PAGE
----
Lost in Random is the latest title from the EA Originals label – specialising in creating less-mainstream type games from independent studios.
You’d be forgiven for thinking, with its visual style, that Lost in Random is a Tim Burton production. It looks fantastic and seems to be something like a sequel to the Nightmare Before Christmas or Coraline, with its slightly misshapen puppet-like characters, and dark but vibrant colours.
It’s also a fairy-tale, albeit a dark one. The word ‘random’ comes up a lot because some of the mechanics are predicated on randomness, but also the world is called Random. The tale tells of two sisters, named Even and Odd (which was a bit on the nose for my tastes but whatever). You play as Even, who, with her family lives in Onecroft. Each of the areas is named after a number – the premise for this is that, once a child reaches 12, the Queen rolls a die which will determine where they go to live the rest of their lives.
Roll a 6, and you’re giggling – off to Sixtopia which is basically hanging around with the Queen all day chilling out. Roll a 1, and you are in Onecroft – basically sorting through all the crap from the rest of the world.
Odd rolls a 6, and off she trots with the Queen. But you as Even start to experience nightmares which suggest to you that perhaps all is not as it seems in Sixtopia, so you set off to save her. You quickly gather a slingshot and a magical die (known as Dicey), and this begins the tutorial for combat in the game.
Combat is half turn-based, half real-time. Each battle begins with your slingshot in toe, like a traditional third-person shooter, with you picking off enemies who drop crystals. These crystals let you add a card to your hand which is pulled from your main deck – and when dicey is rolled, these cards come into play. Cards will give things like healing potions, and weapon buffs. So you’re shooting, rolling dice, deck building, selecting cards – there’s a lot going on, but it never feels too overwhelming. Some of this is, in part, due to the difficulty which always felt a bit easy – the enemies are generally fairly slow, but there is often a lot of re-spawning enemies, so it can go on a bit and feel repetitive as a result.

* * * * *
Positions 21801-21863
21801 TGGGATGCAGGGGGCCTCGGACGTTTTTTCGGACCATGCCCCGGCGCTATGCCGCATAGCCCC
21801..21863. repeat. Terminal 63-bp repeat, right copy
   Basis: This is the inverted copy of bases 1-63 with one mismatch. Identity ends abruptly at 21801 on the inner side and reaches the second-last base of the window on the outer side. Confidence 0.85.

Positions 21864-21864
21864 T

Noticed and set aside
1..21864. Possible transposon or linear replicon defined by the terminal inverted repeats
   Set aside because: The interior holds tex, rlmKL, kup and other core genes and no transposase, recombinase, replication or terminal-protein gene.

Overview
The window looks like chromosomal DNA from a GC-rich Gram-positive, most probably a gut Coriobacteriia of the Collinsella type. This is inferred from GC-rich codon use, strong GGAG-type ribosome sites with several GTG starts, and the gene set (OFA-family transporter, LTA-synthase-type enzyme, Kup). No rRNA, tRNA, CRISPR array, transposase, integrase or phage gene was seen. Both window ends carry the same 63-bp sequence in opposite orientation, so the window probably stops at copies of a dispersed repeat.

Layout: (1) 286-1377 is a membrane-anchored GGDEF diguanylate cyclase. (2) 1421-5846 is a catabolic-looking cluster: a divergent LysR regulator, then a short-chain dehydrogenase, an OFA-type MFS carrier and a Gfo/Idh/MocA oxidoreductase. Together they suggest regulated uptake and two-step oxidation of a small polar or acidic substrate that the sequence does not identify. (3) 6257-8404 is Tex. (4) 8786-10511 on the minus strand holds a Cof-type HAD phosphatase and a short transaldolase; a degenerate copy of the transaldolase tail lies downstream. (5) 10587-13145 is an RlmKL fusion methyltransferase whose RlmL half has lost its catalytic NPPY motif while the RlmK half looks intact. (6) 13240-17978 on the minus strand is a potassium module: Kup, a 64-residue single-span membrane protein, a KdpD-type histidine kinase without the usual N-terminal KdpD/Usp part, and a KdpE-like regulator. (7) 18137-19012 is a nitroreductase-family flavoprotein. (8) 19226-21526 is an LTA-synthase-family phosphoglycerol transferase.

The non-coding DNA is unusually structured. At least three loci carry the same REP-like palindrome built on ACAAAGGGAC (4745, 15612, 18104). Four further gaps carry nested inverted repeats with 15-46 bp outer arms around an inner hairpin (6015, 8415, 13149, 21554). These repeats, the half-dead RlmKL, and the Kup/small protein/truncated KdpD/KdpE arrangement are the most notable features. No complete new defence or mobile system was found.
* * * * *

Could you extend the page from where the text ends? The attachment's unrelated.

Still, the game world is just fantastic and this keeps you interested. I absolutely loved the setting and the characters within it. Each domain has its own intricacies – Threeworld (actually called Threedom) is in a forever state of war due to the warring Triplets who run it. There’s a slightly-too-close-to-Stranger-Things’ UpsideDowntown and a Shadowman running about who’s a creepy child catcher, as well as the ‘Nanny’. It’s frightening without being horrific and sets the scene perfectly.
All the characters have some incredible voice acting, which for me puts Lost in Random as more of an atmospheric experience than a gameplay one. The combat isn’t terrible, but it can’t hold a candle to the world that is built, but it is so rich, so well-acted and so interesting that it’s hard not to recommend Lost in Random.
Reviewed on PS5